What about Performance?

The beauty of Code Contracts is that they don't rely on reflection to perform their magic, the binary rewriter transforms the contract into runtime code. If we take a look at the code that we specify for the Name property in the attached sample project, we see it looks like this:

public string Name
{
    get
    {
        return _name;
    }
    set
    {
        if (_name == value) return;
        OnChanging("Name");
        _name = value;
        OnChanged("Name");
    }
}

The contract was set up in the contract class like this:

public string Name
{
    get
    {
        return string.Empty;
    }
    set
    {
        Contract.Requires(!string.IsNullOrEmpty(value), 
            "The name must be greater than 0 characters long.");
    }
}

Now, with the beauty of Code Contracts, this translates into the following runtime code:

public string Name
{ 
    get
    { 
        return this._name;
    }
    set
    {
        __ContractsRuntime.Requires(!string.IsNullOrEmpty(value), 
            "The name must be greater than 0 characters long.", 
            "!string.IsNullOrEmpty(value)");
        if (this._name != value)
        {
            this.OnChanging("Name");
            this._name = value;
            this.OnChanged("Name");
        }
    }
} 

Conclusion

I hope that I've whetted your appetite to go out and play with code contracts. The more I use them, the more I like them.

Part 2 of this article is now available here.

History

  • 23/08/10 - Initial version

License

This article, along with any associated source code and files, is licensed under The Code Project Open License (CPOL)

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About the Author

Pete O'Hanlon
CEO
United Kingdom United Kingdom
A developer for over 30 years, I've been lucky enough to write articles and applications for Code Project as well as the Intel Ultimate Coder - Going Perceptual challenge. I live in the North East of England with 2 wonderful daughters and a wonderful wife.
 
I am not the Stig, but I do wish I had Lotus Tuned Suspension.
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Comments and Discussions

 
GeneralMy vote of 5 PinmemberMember 374993825-Sep-13 12:22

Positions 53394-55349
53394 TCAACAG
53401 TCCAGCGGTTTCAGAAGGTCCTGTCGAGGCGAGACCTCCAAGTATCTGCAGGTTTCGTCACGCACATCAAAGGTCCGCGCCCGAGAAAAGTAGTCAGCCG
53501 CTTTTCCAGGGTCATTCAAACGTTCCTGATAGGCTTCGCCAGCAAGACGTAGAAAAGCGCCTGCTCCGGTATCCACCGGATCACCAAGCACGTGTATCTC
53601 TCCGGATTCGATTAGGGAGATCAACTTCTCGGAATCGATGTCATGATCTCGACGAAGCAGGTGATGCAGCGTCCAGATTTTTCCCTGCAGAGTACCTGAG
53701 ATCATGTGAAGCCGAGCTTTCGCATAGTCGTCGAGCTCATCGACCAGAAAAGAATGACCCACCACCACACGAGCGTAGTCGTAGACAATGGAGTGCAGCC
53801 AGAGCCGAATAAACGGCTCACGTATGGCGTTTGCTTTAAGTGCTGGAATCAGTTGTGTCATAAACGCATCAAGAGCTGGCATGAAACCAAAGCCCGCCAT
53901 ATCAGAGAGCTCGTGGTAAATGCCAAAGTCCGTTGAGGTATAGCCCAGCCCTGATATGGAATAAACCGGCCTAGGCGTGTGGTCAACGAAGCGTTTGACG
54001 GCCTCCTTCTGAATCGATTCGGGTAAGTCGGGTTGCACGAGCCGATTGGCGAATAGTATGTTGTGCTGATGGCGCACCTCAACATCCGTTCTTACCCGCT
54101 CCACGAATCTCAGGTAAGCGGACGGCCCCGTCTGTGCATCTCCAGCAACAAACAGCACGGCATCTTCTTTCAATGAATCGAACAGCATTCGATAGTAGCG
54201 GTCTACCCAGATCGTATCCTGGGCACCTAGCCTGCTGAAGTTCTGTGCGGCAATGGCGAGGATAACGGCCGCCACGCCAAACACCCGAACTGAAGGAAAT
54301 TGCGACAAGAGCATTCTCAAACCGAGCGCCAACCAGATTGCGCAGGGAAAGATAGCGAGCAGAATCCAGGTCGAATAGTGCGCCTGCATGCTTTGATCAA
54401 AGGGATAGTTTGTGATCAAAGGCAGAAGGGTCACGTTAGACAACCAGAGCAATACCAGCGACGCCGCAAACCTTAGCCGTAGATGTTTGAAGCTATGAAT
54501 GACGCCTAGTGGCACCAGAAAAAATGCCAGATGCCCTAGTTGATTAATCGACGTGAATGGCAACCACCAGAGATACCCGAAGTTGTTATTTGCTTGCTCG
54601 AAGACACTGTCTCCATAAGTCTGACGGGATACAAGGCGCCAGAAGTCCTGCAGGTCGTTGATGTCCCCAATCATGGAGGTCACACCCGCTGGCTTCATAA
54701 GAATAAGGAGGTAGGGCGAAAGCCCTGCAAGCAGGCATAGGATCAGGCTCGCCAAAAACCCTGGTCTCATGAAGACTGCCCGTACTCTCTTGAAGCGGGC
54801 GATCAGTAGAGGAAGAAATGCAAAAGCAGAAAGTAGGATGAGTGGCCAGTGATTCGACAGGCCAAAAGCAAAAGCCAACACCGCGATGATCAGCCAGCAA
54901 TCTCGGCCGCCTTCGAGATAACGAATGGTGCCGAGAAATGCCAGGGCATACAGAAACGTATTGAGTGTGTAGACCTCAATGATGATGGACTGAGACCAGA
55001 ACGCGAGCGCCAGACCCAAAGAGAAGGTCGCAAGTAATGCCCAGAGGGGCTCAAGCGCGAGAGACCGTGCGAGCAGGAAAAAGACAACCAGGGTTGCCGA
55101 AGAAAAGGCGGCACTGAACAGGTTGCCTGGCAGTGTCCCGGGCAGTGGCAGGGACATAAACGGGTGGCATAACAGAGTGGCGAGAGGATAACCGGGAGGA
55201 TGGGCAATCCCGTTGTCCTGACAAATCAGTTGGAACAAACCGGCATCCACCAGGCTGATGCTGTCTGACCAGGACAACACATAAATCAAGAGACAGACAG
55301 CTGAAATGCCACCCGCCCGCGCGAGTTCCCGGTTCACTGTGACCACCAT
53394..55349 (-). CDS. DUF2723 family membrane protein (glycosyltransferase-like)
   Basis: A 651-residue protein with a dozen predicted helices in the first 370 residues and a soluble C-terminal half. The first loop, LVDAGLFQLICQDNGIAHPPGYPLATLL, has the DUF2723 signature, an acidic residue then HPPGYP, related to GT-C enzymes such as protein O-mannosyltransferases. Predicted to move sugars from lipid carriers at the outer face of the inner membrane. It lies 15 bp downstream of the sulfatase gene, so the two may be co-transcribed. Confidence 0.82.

GeneralMy vote of 5 PinprofessionalSperneder Patrick22-May-13 5:39 
QuestionPostconditions PinmemberHenning Dieterichs30-May-12 7:00 
Hello!
 
Either I didn't understand postconditions or your comment "Do some work here" in your second code block is at the wrong line.
Shouldn't it be
public void Initialize(string name, int id)
{
    Contract.Requires(!string.IsNullOrEmpty(name));
    Contract.Requires(id > 0);
    // Do some work here.
    Contract.Ensures(Name == name);
    Contract.Ensures(Id = id);
}
?
 
Greetings,
Henning
If you find spelling- or grammer-mistakes, please let me know, so that I can correct them (at least for me) - english is not my first language...

AnswerRe: Postconditions PinprotectorPete O'Hanlon30-May-12 7:18 
GeneralRe: Postconditions PinmemberHenning Dieterichs30-May-12 7:53 
GeneralRe: Postconditions PinprotectorPete O'Hanlon30-May-12 7:59 
GeneralMy vote of 5 PinmemberTim Corey30-May-12 5:50 
GeneralRe: My vote of 5 PinprotectorPete O'Hanlon30-May-12 7:18 
GeneralMy vote of 5 Pinmembernico14424-May-12 6:04 
GeneralMy vote of 5 PinmemberAnurag Gandhi6-Sep-11 21:09 
QuestionMultiple inheritance style interfaces... Pinmemberc242328-Aug-11 2:10 
AnswerRe: Multiple inheritance style interfaces... PinmemberSentenryu25-Oct-12 0:31 
GeneralRe: Multiple inheritance style interfaces... Pinmemberc24232-Nov-12 12:24 
GeneralRe: Multiple inheritance style interfaces... PinmemberSentenryu4-Nov-12 23:30 
GeneralRe: Multiple inheritance style interfaces... Pinmemberc242315-Nov-12 4:32 
QuestionCouple of questions... Pinmemberxzz019517-Aug-11 14:04 
GeneralMy vote of 5 Pinmemberlewax0028-Jul-11 10:22 
GeneralMy vote of 5! PinmemberFilip D'haene19-May-11 8:39 
GeneralMy vote of 5 PinmemberFred van Lieshout1-May-11 21:21 
GeneralMy vote of 5 Pinmemberhoernchenmeister27-Apr-11 2:26 
GeneralMy vote of 5 PinmemberJonathan Cardy23-Apr-11 0:50 
GeneralMy vote of 5 PinmemberBigdeak12-Sep-10 22:11 
GeneralRe: My vote of 5 PinmvpPete O'Hanlon13-Sep-10 12:34 
GeneralMy vote of 5 PinmemberAbhinav S9-Sep-10 7:21 
GeneralRe: My vote of 5 PinmvpPete O'Hanlon13-Sep-10 12:33